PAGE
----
Why C&C can work
C&C is designed to meet the aims of the United Nations Framework Convention on Climate Change by delivering a precautionary and equitable global climate deal. It is fair because it entitles every man, woman and child to the same share of a finite global carbon budget. It is financially viable because it creates market incentives for all nations to avoid carbon emissions. It is precautionary because its carbon budget covers an agreed period (e.g. 40 years) and is determined by science-based data, not politics. C&C is flexible because it is based on a transparently equitable and proportionate formula. If new scientific data requires it, the annual per capita entitlement and the rate of global emissions reduction can be speeded up or slowed without the need to renegotiate, since each nation will be required to act in proportion to its population and emissions.
Unlike Kyoto, C&C is simple and mathematically coherent. Because C&C’s unit of account is carbon (annual per capita carbon entitlements), not dollars, it is possible to quantify the amount of carbon that it avoids. Just as importantly, C&C puts all nations on the same carbon account, so it will be simple for countries to compare their emissions performance. This will create international peer pressure to conform and will leave no scope for political fudge.
The simplicity, inherent justice and scientific logic of C&C are why it is increasingly recognised as the only formula for a global climate deal which has a chance of reconciling the USA, India, China and the rest of the world. During Kyoto's final session in 1997, India proposed C&C and the US lead delegate, Jonathan Pershing, said "C&C contains elements for some future agreement that we all, ultimately, may want to engage with". Sixteen years on, there has been no breakthrough and it is hard to imagine any other basis on which nations can reach consent on action to cut emissions.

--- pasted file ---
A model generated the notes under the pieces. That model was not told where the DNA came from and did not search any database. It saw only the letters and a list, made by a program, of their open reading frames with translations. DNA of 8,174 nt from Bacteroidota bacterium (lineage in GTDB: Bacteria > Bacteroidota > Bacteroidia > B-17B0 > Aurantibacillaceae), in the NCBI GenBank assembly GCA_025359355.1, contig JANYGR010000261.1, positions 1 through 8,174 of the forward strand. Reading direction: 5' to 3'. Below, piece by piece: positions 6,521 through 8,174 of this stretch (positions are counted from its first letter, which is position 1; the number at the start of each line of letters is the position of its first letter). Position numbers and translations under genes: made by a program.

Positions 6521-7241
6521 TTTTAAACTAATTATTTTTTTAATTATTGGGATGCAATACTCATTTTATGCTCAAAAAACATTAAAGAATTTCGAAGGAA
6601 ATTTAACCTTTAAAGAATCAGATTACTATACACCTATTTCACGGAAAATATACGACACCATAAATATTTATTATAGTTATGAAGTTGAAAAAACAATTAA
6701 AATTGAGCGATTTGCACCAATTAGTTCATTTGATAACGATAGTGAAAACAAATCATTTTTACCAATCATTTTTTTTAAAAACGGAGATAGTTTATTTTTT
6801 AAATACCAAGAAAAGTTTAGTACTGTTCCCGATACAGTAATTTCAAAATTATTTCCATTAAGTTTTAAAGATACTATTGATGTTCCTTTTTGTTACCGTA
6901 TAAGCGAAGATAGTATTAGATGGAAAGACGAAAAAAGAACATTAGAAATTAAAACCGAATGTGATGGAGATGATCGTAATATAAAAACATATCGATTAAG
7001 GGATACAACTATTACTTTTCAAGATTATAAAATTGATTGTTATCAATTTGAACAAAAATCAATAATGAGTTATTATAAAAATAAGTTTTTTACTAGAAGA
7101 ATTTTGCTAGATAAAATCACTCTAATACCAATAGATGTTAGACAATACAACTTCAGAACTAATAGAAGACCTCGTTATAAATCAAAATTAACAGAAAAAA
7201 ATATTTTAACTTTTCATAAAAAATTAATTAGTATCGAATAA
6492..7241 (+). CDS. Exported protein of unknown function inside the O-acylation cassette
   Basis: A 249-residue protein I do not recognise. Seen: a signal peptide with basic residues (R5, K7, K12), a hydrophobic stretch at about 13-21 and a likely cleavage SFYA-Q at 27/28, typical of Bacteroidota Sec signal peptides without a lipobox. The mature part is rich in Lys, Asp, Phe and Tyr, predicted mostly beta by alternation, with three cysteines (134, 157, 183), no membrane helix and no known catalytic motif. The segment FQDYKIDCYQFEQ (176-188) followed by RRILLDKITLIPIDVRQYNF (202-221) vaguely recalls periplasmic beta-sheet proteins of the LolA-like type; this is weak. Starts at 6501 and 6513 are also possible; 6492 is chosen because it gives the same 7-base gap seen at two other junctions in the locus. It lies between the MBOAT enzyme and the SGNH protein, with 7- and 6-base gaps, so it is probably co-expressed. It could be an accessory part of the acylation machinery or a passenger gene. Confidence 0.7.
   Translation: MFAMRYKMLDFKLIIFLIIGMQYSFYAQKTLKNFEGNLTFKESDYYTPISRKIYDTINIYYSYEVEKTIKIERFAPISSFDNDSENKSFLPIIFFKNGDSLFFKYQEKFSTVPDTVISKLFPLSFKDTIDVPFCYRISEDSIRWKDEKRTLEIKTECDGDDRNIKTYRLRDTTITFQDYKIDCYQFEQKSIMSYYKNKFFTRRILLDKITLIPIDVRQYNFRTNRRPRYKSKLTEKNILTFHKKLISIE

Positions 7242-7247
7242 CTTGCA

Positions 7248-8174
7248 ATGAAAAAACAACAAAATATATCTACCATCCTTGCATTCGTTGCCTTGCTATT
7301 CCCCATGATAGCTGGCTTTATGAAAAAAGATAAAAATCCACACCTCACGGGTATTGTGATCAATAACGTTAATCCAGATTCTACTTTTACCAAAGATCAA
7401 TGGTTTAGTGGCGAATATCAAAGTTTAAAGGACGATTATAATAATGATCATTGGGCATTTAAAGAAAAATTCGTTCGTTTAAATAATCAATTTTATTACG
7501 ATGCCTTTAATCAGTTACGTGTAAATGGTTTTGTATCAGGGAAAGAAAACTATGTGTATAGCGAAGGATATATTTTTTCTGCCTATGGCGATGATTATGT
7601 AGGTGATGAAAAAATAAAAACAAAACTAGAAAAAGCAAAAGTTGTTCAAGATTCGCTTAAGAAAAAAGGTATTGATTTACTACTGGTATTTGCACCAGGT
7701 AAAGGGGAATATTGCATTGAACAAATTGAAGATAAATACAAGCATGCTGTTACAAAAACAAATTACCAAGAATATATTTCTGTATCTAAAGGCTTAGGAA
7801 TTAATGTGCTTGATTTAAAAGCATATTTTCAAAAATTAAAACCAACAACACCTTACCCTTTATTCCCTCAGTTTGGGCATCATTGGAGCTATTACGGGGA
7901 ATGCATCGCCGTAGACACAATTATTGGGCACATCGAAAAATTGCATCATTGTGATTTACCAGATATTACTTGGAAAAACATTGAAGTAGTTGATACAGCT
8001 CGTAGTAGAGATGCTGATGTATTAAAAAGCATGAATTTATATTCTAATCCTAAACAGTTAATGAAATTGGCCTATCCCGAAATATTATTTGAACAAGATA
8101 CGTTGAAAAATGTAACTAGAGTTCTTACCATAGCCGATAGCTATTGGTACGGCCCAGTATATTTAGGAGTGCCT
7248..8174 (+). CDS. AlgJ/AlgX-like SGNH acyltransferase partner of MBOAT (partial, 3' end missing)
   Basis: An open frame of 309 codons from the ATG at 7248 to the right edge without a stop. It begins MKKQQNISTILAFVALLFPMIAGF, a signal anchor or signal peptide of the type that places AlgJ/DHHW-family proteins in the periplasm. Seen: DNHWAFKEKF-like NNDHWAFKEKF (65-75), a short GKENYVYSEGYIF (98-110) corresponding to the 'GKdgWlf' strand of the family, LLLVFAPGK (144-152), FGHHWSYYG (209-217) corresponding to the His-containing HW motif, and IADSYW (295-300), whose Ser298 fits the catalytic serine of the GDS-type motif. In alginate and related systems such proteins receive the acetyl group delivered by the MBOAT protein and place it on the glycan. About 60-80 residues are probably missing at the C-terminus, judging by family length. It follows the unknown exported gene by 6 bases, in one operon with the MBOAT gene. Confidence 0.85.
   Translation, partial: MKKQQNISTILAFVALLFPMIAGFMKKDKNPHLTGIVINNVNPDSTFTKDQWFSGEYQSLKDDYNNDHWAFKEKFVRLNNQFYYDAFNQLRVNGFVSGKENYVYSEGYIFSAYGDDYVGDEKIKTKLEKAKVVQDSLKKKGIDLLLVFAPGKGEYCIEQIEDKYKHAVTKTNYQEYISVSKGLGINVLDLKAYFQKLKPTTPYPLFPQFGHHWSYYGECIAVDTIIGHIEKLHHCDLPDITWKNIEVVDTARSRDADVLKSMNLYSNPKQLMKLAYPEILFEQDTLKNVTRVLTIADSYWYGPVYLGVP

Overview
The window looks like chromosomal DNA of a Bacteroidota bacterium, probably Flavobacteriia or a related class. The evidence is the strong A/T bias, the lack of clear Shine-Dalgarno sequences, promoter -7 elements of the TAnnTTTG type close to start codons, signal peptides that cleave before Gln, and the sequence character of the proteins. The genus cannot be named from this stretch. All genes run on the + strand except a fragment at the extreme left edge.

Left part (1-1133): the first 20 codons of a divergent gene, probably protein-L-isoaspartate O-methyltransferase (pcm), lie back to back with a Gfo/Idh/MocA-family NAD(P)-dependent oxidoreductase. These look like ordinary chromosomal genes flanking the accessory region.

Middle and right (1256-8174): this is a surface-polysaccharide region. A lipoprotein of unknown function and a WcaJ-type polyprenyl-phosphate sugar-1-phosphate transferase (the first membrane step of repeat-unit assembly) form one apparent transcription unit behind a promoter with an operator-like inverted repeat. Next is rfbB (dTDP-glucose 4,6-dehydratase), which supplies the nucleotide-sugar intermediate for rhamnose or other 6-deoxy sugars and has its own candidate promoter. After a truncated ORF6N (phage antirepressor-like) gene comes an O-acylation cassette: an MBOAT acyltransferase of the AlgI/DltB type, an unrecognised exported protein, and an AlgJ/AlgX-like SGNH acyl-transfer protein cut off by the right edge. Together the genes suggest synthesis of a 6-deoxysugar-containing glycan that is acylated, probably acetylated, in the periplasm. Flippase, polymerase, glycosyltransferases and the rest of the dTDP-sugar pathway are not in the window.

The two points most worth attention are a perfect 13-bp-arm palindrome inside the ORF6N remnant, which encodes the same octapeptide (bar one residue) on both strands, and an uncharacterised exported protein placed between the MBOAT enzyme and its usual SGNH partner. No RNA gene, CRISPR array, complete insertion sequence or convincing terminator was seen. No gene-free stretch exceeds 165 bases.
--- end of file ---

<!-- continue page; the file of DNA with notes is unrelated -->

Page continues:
C&C has been endorsed by governments in Asia, Africa, Latin America and Europe. Lord Adair Turner (former chair, UK Independent Committee on Climate Change) has confirmed that C&C provides the rationale for the UK’s existing carbon targets (Environmental Audit Committee, March 2009).
In 2009, a few months before the Conference of the Parties to the UNFCCC in Copenhagen, a paper by economists from the State Committee for Research in Beijing commented that C&C was an important concept and compatible with China’s policy on climate change. (cf: Greenhouse Gas Emissions Reduction – a theoretical framework and global solution, Project Team of the Development Research Centre of the State Council, People’s Republic of China, 2009)
Professor Ross Garnaut confirms his support for the principles of C&C in Section 3 of his 2011 update of the 2008 Garnaut Review:
" The advantages [of C&C] were discussed at length in the 2008 Review. The advantages of a comprehensive and binding international agreement that adds up to the global emissions budget are as strong in 2011 as they were three years ago. Such an agreement remains the Holy Grail."
C&C is backed by leading health professionals as the fairest and most rational basis for a global climate deal. In 2009, the UCL/Lancet Commission described climate change as the \greatest threat to global health of the 21st century'. We have filmed interviews with leading experts on climate change and health which can be seen under 'Pro C&C Views'.
C&C’s common metric and per capita carbon entitlements provide a formula for sharing the burden of cutting global emissions between nations in a timely and fair way. C&C is the best kept secret of twenty years of climate negotiations and we believe it must and can set an urgent new agenda at the UNFCCC.